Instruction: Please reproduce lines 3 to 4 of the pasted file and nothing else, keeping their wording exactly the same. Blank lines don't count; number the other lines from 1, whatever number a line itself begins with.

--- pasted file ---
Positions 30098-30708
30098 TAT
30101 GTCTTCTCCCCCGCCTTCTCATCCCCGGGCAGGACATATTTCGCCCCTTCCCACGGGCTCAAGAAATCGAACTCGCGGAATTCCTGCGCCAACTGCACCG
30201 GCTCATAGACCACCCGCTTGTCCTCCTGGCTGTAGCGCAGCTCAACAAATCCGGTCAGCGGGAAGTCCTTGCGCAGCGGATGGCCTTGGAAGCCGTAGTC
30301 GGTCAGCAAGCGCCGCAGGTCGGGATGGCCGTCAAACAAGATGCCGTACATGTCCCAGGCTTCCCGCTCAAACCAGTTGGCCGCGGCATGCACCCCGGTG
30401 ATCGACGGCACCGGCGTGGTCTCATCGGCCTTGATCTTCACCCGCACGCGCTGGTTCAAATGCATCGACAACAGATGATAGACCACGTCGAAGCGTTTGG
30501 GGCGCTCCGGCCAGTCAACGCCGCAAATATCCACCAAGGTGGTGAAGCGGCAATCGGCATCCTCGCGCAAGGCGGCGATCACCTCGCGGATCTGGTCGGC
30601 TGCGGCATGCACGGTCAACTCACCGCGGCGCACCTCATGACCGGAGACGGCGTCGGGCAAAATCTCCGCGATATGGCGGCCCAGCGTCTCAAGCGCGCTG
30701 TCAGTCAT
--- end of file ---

30101 GTCTTCTCCCCCGCCTTCTCATCCCCGGGCAGGACATATTTCGCCCCTTCCCACGGGCTCAAGAAATCGAACTCGCGGAATTCCTGCGCCAACTGCACCG
30201 GCTCATAGACCACCCGCTTGTCCTCCTGGCTGTAGCGCAGCTCAACAAATCCGGTCAGCGGGAAGTCCTTGCGCAGCGGATGGCCTTGGAAGCCGTAGTC